There appears to be a crush of nanowires laser research. About two weeks ago researchers from the Australian National University (ANU) announced what they claimed to be the first room-temperature lasers made from semiconductor nanowires. And now researchers at the Technische Universitaet Muenchen (TUM) say they too have built semiconductor nanowires that act as lasers at room temperatures.
With the ANU paper being submitted to Nature Photonics (“Optically pumped room-temperature GaAs nanowire lasers”) on 8 July and then the TUM paper being submitted to Nature Communications one month later (“Lasing from individual GaAs-AlGaAs core-shell nanowires up to room temperature’), the two research projects could understandably both claim to be the first.
But beyond claims of primacy, it appears that the breakthroughs could open up a new avenue for speeding up a range of applications, such as on-chip optical interconnects and integrated optoelectronics for fiber-optic communications.
While these III-V semiconductor nanowires still fall short of the holy grail of getting silicon to act as a laser (though researchers at the University of Pennsylvania did succeed earlier this year in getting a silicon nanowire to emit light through manipulating it with plasmonics), both the ANU and TUM teams are claiming that their nanowires can be grown on silicon. And because of that, they believe the nanowire lasers will win a place in future integrated photonics and optoelectronics.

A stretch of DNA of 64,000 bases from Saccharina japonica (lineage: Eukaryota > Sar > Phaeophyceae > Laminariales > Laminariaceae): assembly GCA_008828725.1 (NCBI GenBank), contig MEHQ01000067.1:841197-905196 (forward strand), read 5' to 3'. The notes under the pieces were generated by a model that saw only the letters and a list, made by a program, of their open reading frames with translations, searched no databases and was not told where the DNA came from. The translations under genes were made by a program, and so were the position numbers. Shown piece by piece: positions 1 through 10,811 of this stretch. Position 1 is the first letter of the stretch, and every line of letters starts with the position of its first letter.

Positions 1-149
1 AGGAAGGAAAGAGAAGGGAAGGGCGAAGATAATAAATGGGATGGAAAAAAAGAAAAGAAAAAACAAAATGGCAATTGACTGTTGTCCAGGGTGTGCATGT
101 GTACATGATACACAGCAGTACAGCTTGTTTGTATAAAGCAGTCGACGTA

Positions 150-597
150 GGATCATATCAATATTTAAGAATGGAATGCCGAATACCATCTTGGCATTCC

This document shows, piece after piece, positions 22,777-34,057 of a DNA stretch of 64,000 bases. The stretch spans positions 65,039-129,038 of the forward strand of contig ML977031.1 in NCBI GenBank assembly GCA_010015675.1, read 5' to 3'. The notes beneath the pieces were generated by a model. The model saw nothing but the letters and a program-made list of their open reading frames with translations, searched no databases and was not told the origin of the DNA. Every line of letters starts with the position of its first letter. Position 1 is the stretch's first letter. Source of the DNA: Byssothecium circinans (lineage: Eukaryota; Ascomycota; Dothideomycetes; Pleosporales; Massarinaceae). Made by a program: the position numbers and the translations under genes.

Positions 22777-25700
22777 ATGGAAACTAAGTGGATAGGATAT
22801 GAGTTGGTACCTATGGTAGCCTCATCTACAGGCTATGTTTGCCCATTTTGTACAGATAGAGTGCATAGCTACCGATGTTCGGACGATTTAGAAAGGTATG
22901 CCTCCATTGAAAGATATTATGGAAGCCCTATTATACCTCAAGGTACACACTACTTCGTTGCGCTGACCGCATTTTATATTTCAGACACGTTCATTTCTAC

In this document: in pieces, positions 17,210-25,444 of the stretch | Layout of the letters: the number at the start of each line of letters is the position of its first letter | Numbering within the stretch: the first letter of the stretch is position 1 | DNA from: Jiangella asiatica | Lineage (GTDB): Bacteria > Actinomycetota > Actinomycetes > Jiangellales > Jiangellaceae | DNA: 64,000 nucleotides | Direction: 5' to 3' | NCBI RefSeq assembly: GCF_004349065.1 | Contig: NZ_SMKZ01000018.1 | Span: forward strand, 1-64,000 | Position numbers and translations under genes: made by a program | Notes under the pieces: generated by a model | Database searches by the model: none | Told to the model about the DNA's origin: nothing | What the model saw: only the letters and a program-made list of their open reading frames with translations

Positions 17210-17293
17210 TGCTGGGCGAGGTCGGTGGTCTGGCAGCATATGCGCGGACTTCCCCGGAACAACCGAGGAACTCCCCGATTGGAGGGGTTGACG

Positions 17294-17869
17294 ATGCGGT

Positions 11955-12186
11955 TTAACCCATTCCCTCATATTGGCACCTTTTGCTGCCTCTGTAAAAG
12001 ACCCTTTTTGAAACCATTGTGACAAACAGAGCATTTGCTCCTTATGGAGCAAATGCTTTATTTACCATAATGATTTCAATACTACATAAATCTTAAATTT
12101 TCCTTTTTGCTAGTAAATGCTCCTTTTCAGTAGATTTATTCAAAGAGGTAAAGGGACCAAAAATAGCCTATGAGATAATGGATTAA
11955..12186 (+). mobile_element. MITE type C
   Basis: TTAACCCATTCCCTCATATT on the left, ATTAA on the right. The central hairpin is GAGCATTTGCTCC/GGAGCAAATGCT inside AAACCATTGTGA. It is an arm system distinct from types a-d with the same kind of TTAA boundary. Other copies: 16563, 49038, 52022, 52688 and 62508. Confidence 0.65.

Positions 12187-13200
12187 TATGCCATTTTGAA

"The wires and lasers will lead to much faster, much lighter computers because light travels faster than electrons, allowing us to process data much faster," explained Dhruv Saxena from the ANU Research School of Physics & Engineering, in a press release last month.
The leader of the TUM research, Prof. Jonathan Finley, director of TUM's Walter Schottky Institute, more or less echoed this sentiment in a press release this week.
"Nanowire lasers could represent the next step in the development of smaller, faster, more energy-efficient sources of light," said Finley, in the statement.
Both the ANU and TUM teams do face some obstacles that need to be overcome. Both teams acknowledge that the laser emission from the nanowires was simulated by light. To really get to the point of practical applications electrically injected devices, in which the lasers are powered by electricity, will likely be required.
Dexter Johnson is a contributing editor at IEEE Spectrum, with a focus on nanotechnology.